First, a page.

6

In RFC 4226, the algorithm for HOTP is described as follows:

HOTP(K,C) = Truncate(HMAC-SHA-1(K,C))

TOTP is essentially the same algorithm as HOTP except for the fact that the counter "C" is replaced by an integer derived from the current time (in Unix Time). In the words of RFC 6238,

Basically, we define TOTP as TOTP = HOTP(K, T), where T is an integer and represents the number of time steps between the initial counter time T0 and the current Unix time.

However, the reference code described in RFC 6238 as well as the test values listed in Appendix B has reference to HMAC-SHA256 and HMAC-SHA512. The two algorithms are not mentioned anywhere else in either RFC 4226 or RFC 6238 though.

My question - Are HMAC-SHA256 and HMAC-SHA512 officially supported as variants of the HOTP and TOTP algorithms?

2 Answers 2

3
+50

Obviously, these two hash algorithm aren't supported by the standard. In fact, SHA-1 is used pretty much everywhere in RFC 4226 so, if you replace it with another hash, you'll be implementing a different system.

Furthermore, I wonder what would be the idea behind this: the implementation calls for the result of the HMAC to be truncated and the initial HMAC uses a very short secret: using a different hash algorithm here wouldn't improve security but it would make it incompatible with existing applications and tokens.

edit: RFC 4226 is pretty clear about what algorithm you can use: HMAC-SHA-1 (section 5.2) so, if you must support RFC 4226, you can't use anything else.

RFC 6238, on the other hand, opens the door to the use of SHA-256 and SHA-512 (in section 1.2).

Therefore, it looks like it all depends on your requirements: if you're implementing RFC4226 (HOTP) or must be compatible with it, you cannot use anything but HMAC-SHA-1. If, however, you're implementing RFC 6238 (TOTP), using HMAC-SHA-256 or HMAC-SHA-512 is within the scope of the standard.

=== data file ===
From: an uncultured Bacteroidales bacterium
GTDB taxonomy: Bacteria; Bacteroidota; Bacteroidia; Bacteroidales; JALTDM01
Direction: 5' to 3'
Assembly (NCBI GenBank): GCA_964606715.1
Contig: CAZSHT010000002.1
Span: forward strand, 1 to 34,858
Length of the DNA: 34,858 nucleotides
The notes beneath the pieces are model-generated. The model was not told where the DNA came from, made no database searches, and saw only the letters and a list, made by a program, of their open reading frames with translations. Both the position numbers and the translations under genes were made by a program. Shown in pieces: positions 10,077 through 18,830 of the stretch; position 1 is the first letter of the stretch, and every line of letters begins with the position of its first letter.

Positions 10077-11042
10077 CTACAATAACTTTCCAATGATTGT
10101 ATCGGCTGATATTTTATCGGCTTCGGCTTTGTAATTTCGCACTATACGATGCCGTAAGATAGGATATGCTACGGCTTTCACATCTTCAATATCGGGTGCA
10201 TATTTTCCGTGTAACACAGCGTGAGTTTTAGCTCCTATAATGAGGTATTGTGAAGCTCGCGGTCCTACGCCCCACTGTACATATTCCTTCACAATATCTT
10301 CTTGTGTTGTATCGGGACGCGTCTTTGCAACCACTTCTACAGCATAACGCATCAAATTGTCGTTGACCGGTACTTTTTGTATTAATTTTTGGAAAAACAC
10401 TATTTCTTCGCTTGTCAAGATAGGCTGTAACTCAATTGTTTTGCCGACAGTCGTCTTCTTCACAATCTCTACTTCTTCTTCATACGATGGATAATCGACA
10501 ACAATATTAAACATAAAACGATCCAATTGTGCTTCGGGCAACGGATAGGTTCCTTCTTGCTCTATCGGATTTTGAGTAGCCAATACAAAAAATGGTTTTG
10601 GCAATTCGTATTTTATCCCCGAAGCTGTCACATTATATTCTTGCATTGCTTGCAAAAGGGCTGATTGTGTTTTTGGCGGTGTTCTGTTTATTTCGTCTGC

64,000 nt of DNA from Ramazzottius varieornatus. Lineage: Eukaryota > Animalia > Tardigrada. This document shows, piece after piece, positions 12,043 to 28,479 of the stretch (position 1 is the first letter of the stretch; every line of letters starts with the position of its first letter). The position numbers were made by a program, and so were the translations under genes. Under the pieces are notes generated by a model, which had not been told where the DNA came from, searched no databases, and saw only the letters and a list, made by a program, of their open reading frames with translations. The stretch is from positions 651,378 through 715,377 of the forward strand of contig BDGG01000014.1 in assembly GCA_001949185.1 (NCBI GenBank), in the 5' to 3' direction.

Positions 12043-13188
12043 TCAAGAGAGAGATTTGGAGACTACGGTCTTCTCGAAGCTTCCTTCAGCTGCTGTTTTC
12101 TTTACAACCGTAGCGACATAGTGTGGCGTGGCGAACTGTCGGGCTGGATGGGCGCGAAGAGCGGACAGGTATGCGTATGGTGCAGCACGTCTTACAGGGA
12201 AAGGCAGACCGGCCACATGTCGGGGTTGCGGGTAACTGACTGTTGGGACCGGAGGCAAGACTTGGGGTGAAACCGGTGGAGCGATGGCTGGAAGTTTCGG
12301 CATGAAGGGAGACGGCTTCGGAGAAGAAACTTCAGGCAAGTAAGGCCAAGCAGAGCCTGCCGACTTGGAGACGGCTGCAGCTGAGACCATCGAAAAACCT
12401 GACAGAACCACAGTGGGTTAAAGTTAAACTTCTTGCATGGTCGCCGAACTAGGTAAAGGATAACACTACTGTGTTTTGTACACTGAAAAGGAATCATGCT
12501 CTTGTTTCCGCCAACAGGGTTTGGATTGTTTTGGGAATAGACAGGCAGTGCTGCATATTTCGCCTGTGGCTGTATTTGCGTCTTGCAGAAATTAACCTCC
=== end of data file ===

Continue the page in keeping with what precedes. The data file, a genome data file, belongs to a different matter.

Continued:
4
  • "Obviously, these two hash algorithm aren't supported by the standard." So why is HMAC-SHA256 and HMAC-SHA512 described in RFC 6238? Test vectors are even provided.
    – user10211
    Nov 22, 2013 at 13:21
  • Good question. if you check section 1.2 of RFC 6238, it tells you that you can use HMAC-256 or HMAC-512 in the context of that RFC (but not 4226). Therefore it looks like you could use these for TOTP but not HOTP. I still don't see how it would improve the security of the whole thing though.
    – Stephane
    Nov 22, 2013 at 13:25
  • Yes, not questioning the point about improving security. My question is more about finding out if the algorithms are officially supported by the RFC. Given that TOTP is essentially the same algorithm as HOTP, won't the two algorithms work for HOTP as well?
    – user10211
    Nov 22, 2013 at 13:26
  • I clarified my answer.
    – Stephane
    Nov 22, 2013 at 14:01
5

It's not only the code sample and the test values, it's even there explicitly in the RFC 6238:

TOTP implementations MAY use HMAC-SHA-256 or HMAC-SHA-512 functions, based on SHA-256 or SHA-512 [SHA2] hash functions, instead of the HMAC-SHA-1 function that has been specified for the HOTP computation in [RFC4226].

So, yes.

My inexperienced but slightly educated guess would be that there's nothing wrong with using them even with HOTP (even though the RFC doesn't explicitly say it). After all, HOTP and TOPT are virtually the same.

Your Answer

By clicking “Post Your Answer”, you agree to our terms of service, privacy policy and cookie policy